This paper explores cultural differences in the practices of car sharing in the context of urban mobility. Challenging the all too frequent and often uncriticial uses of the term “sharing economy”, we argue for a more granular representation of practices that occur when “sharing” meets “economy”, focusing on the tensions that characterise people's embodied experiences of carpooling. By exploring emergent behaviour conventions, this paper seeks to highlight the ethnographic value of shifting perspectives between different players in car sharing transactions. We aim to offer a fresh, ethnographically rich and critical perspective on practices of mobility sharing in the context of an industry in flux....
WILLIAM SCHINDHELM GEORG
PETER HAYWARD JONES
This paper investigates how a close understanding of human activity can inform the design of culturally and contextually sustainable innovations for subsistence markets. Building on existing literature related to poverty alleviation initiatives and an ethnographic field study, this project attempted to understand the cultural and contextual challenges to the substitution of unhealthy and unsustainable biomass as cooking fuels by cleaner and competitive cooking alternatives in Kitintale, an urban slum in Kampala, Uganda. We share new research findings and experience from a recent ethnographic study that reveals the incompatibility of modern innovation theory with the realities of the deeply knitted everyday practices in the social ecology of slum life. As the findings of this project suggest, broad claims that disruptive innovation can shift existing practices, change demand and displace market leaders through the creation of new value networks might not fully...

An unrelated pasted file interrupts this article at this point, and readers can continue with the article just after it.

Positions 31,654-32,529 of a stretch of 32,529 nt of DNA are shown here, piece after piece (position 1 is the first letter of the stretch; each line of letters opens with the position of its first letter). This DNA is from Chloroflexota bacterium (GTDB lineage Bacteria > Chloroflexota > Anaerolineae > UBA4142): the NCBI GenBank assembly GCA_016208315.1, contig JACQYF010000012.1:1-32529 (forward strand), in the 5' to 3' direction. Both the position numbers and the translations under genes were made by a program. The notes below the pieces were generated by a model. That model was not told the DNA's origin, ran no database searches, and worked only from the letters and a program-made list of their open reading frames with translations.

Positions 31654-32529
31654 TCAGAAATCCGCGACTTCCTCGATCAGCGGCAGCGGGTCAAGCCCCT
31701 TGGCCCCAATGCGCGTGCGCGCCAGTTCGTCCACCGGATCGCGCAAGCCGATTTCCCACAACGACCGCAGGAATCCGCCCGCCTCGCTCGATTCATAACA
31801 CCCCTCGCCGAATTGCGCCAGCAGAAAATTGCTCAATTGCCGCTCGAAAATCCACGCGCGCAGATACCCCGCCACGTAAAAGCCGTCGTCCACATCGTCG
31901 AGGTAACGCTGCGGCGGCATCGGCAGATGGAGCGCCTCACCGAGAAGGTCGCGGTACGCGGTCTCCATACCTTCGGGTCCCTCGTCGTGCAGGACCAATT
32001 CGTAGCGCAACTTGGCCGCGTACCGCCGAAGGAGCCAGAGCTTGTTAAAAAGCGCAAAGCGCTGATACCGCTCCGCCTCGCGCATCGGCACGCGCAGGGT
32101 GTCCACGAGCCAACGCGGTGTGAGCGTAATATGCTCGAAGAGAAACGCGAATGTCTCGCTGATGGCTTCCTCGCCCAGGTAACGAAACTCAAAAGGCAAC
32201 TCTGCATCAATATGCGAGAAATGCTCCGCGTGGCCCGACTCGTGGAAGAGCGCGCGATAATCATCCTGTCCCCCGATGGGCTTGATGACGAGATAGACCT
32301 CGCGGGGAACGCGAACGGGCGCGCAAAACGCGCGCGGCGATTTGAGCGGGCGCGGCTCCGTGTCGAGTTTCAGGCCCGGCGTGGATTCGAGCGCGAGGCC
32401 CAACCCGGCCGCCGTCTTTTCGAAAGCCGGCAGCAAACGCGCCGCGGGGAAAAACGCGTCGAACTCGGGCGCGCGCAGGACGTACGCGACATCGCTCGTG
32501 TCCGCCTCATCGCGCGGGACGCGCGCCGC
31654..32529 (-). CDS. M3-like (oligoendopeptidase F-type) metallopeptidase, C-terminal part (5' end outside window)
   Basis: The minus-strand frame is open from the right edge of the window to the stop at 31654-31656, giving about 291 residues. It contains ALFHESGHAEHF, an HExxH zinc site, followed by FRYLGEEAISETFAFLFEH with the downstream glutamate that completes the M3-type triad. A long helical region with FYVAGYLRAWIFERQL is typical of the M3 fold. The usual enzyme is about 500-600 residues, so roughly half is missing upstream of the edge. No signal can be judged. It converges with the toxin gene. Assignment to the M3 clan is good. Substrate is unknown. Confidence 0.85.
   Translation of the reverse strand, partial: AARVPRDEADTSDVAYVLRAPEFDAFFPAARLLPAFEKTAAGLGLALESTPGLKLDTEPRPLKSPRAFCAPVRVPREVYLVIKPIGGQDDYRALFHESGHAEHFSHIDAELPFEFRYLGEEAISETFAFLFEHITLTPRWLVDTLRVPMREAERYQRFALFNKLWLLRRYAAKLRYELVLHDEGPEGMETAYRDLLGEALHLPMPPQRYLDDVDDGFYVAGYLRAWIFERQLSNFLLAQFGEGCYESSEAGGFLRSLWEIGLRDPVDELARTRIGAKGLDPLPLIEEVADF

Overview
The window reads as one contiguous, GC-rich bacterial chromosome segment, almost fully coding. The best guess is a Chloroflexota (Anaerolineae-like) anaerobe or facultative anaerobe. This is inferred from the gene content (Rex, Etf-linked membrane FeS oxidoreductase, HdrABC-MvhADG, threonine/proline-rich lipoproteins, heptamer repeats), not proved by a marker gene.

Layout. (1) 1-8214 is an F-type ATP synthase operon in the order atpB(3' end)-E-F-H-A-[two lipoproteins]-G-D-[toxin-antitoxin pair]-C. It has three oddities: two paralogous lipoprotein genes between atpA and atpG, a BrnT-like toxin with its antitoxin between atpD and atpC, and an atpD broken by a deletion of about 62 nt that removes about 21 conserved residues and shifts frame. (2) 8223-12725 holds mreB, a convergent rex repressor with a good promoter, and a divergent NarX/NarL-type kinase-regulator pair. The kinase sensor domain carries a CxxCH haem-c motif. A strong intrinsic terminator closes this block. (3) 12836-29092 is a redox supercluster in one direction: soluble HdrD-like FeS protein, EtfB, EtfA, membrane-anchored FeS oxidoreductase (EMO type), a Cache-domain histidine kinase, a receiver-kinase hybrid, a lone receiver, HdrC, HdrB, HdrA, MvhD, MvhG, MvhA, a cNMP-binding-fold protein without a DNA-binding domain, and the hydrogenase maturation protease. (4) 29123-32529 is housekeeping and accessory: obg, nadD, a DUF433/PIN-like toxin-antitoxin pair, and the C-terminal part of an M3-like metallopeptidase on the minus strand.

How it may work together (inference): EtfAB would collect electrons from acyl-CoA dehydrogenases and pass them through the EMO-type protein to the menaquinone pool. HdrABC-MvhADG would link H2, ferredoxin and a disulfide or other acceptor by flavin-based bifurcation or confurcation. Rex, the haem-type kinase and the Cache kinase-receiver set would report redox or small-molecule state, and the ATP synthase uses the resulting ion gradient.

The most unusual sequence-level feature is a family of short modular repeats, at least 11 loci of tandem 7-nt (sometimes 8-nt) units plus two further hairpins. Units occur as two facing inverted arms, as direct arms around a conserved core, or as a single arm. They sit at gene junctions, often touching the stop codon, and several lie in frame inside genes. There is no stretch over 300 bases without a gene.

by NIMMI RANGASWAMY, SAURABH SRIVASTAVA, TEJASVIN SRINIVASAN & PRIYANKA SHARMA (Xerox Research Centre, Bengaluru, India)
Article 6 in the series Data, Design and Civics: Ethnographic Perspectives
How must we conjure up smart spaces?
‘Smart city’ has become an over-indulged urban metaphor, whipping up an apparition of dispersed, highly networked and interconnected socio-economic, infrastructural and communication nodes. The smart city narrative seems to dwell on the idea of cites as ‘receptacles for technology’—and qualitative transformations are brought about by the application of technologies. Even after decades of research to the contrary, we still tell ourselves stories about the inevitable march of technology and its deterministic effect on culture and behavior.
But aren’t cities also places that give birth to technologies? As researchers we are drawn to the miraculous nature of technology to sense, track and quantify not only human use of infrastructure but also the human ‘self’. We are working to...
by LAURA FORLANO, IIT Institute of Design
Article 4 in the series Data, Design and Civics: Ethnographic Perspectives
On April 1, Secretary of Defense Ashton Carter announced a $317 million federally funded initiative in textile innovation and manufacturing—a national consortium of public and private organizations to be led by MIT. It’s only the most recent project of the Obama administration’s National Network for Manufacturing Innovation, a major effort to re-invigorate the American economy. This ambitious initiative to build manufacturing infrastructure nationwide plans an initial network of 45 Manufacturing Innovation Institutes over 10 years. Led by non-profit organizations, the institutes partner universities, businesses and government agencies with the aim of bridging the gap between basic and applied research in key manufacturing areas such as additive manufacturing (eg, 3D printing), digital manufacturing, lightweight metals, semiconductors, advanced composites, flexible hybrid electronics and integrated photonics.